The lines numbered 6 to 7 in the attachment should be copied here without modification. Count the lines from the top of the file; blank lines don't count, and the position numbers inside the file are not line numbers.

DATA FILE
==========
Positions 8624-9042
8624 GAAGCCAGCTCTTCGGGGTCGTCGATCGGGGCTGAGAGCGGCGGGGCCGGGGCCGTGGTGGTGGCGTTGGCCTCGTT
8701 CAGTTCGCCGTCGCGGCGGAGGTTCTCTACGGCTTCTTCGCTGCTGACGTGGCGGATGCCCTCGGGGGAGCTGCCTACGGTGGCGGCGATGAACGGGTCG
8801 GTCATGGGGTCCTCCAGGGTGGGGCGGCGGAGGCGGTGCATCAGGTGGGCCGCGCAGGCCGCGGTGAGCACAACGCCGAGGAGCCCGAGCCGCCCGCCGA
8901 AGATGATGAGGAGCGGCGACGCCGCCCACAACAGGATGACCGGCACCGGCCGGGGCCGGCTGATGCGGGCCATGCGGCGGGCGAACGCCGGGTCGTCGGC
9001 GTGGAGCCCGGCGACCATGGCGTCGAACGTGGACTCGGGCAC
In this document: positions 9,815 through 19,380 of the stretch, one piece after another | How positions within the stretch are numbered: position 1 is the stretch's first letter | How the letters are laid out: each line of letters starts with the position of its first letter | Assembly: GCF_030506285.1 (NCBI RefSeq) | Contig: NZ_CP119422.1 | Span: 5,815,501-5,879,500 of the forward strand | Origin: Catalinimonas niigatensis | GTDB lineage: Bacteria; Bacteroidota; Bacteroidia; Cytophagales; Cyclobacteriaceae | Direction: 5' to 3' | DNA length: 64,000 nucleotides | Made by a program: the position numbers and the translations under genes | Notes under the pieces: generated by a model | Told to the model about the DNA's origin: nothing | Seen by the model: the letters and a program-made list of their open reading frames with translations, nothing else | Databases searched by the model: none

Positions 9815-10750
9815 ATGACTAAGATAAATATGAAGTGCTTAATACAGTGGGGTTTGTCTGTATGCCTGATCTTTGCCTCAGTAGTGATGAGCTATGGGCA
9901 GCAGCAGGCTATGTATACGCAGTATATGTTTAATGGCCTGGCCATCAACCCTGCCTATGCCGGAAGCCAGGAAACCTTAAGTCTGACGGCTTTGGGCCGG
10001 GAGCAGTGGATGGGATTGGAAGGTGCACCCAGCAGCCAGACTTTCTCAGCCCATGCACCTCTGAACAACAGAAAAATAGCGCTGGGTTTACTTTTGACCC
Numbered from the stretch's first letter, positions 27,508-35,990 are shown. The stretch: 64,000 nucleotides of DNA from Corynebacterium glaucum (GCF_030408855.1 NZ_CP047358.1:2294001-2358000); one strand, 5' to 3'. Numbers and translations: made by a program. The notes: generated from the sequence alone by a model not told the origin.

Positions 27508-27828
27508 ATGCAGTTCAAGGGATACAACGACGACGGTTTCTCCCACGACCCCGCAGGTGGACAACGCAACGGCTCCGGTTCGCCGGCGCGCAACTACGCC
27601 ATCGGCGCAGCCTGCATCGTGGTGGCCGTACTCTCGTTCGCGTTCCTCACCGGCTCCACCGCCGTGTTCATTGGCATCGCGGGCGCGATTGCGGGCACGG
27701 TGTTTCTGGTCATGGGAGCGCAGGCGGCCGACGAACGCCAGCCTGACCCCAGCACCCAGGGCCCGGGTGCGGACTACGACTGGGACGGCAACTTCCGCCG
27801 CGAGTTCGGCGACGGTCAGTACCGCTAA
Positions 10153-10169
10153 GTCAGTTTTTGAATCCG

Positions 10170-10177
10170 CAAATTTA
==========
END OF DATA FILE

9001 GTGGAGCCCGGCGACCATGGCGTCGAACGTGGACTCGGGCAC
In this document: positions 9,815 through 19,380 of the stretch, one piece after another | How positions within the stretch are numbered: position 1 is the stretch's first letter | How the letters are laid out: each line of letters starts with the position of its first letter | Assembly: GCF_030506285.1 (NCBI RefSeq) | Contig: NZ_CP119422.1 | Span: 5,815,501-5,879,500 of the forward strand | Origin: Catalinimonas niigatensis | GTDB lineage: Bacteria; Bacteroidota; Bacteroidia; Cytophagales; Cyclobacteriaceae | Direction: 5' to 3' | DNA length: 64,000 nucleotides | Made by a program: the position numbers and the translations under genes | Notes under the pieces: generated by a model | Told to the model about the DNA's origin: nothing | Seen by the model: the letters and a program-made list of their open reading frames with translations, nothing else | Databases searched by the model: none